"Tyrolean Iceman" had brown eyes and hair, and was lactose intolerant
Since it was discovered in 1991, preserved in 5,300 years’ worth of ice and snow in the Italian Alps, the body of the so-called Tyrolean Iceman has yielded a great deal of information. Scientists have learned his age (about 46), that he had knee problems, and how he died (by the shot of an arrow).
Now, researchers have sequenced the complete genome of the iceman, nicknamed Ötzi, and discovered even more intriguing details. They report in the journal Nature Communications that he had brown eyes and brown hair, was lactose intolerant and had Type O blood.
“In early times, there was no need to digest milk as an adult because there were no domesticated animals,” Dr. Zink said. “This genetic change took hundreds of years to occur.”...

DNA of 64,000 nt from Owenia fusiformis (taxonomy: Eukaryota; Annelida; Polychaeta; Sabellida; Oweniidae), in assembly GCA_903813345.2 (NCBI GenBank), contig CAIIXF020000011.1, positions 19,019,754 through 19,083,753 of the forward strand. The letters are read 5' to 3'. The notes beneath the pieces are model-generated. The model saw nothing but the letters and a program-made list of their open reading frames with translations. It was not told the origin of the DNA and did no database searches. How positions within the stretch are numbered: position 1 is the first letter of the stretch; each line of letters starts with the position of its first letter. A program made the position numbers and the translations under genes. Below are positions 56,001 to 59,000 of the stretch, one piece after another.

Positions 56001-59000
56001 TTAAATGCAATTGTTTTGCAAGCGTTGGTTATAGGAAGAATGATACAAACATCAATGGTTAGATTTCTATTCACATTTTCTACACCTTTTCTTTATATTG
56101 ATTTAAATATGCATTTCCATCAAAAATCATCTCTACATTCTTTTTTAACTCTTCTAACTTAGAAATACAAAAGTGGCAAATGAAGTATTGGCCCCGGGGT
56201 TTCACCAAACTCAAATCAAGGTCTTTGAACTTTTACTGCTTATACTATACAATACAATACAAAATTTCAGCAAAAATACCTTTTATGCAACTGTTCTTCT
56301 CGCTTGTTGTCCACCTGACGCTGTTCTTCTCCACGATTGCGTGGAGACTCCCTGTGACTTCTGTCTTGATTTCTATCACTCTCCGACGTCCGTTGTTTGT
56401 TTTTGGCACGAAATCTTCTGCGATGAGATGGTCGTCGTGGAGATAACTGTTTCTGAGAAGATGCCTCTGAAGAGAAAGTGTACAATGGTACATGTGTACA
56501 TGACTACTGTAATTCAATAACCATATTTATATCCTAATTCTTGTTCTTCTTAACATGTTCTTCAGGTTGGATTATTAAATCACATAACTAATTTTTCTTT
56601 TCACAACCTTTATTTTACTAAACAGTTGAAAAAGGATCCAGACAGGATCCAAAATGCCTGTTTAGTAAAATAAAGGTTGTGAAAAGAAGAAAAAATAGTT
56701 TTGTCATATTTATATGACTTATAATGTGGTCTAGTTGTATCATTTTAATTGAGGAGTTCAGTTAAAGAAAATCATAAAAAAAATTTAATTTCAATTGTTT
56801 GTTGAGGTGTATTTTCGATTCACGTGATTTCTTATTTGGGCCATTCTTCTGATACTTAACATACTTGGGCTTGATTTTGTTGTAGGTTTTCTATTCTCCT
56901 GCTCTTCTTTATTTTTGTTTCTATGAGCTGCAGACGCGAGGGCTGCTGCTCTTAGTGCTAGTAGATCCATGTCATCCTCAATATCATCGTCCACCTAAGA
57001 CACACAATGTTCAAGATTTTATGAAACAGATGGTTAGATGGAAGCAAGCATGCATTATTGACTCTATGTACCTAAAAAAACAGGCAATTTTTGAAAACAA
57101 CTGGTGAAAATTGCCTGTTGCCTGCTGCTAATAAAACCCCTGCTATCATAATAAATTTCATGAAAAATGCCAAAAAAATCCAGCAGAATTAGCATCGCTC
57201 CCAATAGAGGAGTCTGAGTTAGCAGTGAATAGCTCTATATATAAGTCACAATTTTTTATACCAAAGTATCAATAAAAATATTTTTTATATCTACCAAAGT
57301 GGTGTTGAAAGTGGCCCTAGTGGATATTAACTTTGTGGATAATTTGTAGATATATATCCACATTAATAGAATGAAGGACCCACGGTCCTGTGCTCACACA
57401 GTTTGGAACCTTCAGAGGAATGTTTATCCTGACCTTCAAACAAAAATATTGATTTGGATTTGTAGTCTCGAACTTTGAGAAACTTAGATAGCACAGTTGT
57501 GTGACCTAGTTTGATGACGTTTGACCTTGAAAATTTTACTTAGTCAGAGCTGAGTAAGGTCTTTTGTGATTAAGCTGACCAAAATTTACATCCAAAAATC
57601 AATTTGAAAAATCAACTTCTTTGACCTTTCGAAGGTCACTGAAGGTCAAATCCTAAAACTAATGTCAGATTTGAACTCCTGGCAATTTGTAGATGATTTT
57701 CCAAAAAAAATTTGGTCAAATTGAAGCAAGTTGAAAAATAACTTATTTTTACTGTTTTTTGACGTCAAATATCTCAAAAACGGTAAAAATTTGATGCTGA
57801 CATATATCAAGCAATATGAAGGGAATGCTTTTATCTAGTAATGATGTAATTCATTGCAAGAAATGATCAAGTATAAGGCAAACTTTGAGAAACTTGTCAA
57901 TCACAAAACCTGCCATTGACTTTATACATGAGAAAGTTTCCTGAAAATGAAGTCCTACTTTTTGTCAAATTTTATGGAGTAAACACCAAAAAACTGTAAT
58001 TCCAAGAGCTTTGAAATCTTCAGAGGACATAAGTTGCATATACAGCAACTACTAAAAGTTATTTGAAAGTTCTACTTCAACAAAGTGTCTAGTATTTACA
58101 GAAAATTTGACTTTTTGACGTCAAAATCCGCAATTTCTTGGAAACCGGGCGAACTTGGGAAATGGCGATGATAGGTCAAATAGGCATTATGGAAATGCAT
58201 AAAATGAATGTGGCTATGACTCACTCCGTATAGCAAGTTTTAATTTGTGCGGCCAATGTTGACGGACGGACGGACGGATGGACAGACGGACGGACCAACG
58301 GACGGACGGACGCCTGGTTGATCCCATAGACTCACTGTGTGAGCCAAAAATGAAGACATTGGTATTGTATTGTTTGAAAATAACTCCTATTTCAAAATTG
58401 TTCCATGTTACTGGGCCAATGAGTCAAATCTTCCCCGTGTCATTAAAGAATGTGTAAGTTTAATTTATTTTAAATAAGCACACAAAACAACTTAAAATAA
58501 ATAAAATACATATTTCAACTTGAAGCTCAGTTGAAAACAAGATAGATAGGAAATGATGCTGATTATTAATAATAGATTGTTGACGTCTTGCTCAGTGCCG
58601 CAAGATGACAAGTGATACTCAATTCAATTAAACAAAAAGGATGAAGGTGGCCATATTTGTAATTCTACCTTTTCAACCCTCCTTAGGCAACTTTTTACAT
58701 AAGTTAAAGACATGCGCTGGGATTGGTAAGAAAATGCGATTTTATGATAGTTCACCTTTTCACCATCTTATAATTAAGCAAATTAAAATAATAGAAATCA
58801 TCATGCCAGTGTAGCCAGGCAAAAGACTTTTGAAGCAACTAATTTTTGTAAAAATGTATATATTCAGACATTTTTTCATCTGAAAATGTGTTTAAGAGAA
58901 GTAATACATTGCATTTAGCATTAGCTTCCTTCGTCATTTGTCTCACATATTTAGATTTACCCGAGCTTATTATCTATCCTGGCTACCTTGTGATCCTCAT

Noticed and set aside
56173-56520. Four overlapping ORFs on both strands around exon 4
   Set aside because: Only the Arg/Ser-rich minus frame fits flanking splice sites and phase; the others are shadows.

comments powered by Disqus
- Stanford’s Ian Morris says technology is changing the human animal
- Yale historian traces the establishment of slavery plantations to a taste for sugar
- Dr. Saad Eskander's forced departure from Iraq's National Library and Archives deplored
- Nancy Cott selected as the next President-Elect of the Organization of American Historians
- Scholar calls ISIS destruction of antiquities an example of ethnic cleansing